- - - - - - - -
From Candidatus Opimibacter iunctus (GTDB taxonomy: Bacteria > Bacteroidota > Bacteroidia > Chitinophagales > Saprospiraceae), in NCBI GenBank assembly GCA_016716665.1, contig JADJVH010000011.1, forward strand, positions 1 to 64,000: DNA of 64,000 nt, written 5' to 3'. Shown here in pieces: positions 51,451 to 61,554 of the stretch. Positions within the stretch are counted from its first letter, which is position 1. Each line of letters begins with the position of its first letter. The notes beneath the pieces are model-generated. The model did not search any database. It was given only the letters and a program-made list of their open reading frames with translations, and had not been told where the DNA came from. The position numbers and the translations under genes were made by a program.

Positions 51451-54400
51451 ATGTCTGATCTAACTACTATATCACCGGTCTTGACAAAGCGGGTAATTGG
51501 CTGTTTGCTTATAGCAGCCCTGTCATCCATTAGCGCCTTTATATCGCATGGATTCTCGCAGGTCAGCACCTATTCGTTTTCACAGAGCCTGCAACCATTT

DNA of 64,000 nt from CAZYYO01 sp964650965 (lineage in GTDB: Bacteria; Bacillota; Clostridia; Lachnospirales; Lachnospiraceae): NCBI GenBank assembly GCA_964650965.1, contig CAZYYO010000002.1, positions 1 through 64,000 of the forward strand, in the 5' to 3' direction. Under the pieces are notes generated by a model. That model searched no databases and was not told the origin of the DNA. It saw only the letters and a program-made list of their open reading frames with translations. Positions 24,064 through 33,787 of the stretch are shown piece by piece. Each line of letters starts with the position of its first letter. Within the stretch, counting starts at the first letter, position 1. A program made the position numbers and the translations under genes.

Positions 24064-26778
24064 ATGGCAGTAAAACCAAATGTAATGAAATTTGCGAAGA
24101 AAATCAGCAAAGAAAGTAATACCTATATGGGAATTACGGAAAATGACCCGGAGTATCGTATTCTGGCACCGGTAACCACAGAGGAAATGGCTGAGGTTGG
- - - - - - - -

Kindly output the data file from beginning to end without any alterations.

From Candidatus Opimibacter iunctus (GTDB taxonomy: Bacteria > Bacteroidota > Bacteroidia > Chitinophagales > Saprospiraceae), in NCBI GenBank assembly GCA_016716665.1, contig JADJVH010000011.1, forward strand, positions 1 to 64,000: DNA of 64,000 nt, written 5' to 3'. Shown here in pieces: positions 51,451 to 61,554 of the stretch. Positions within the stretch are counted from its first letter, which is position 1. Each line of letters begins with the position of its first letter. The notes beneath the pieces are model-generated. The model did not search any database. It was given only the letters and a program-made list of their open reading frames with translations, and had not been told where the DNA came from. The position numbers and the translations under genes were made by a program.

Positions 51451-54400
51451 ATGTCTGATCTAACTACTATATCACCGGTCTTGACAAAGCGGGTAATTGG
51501 CTGTTTGCTTATAGCAGCCCTGTCATCCATTAGCGCCTTTATATCGCATGGATTCTCGCAGGTCAGCACCTATTCGTTTTCACAGAGCCTGCAACCATTT

DNA of 64,000 nt from CAZYYO01 sp964650965 (lineage in GTDB: Bacteria; Bacillota; Clostridia; Lachnospirales; Lachnospiraceae): NCBI GenBank assembly GCA_964650965.1, contig CAZYYO010000002.1, positions 1 through 64,000 of the forward strand, in the 5' to 3' direction. Under the pieces are notes generated by a model. That model searched no databases and was not told the origin of the DNA. It saw only the letters and a program-made list of their open reading frames with translations. Positions 24,064 through 33,787 of the stretch are shown piece by piece. Each line of letters starts with the position of its first letter. Within the stretch, counting starts at the first letter, position 1. A program made the position numbers and the translations under genes.

Positions 24064-26778
24064 ATGGCAGTAAAACCAAATGTAATGAAATTTGCGAAGA
24101 AAATCAGCAAAGAAAGTAATACCTATATGGGAATTACGGAAAATGACCCGGAGTATCGTATTCTGGCACCGGTAACCACAGAGGAAATGGCTGAGGTTGG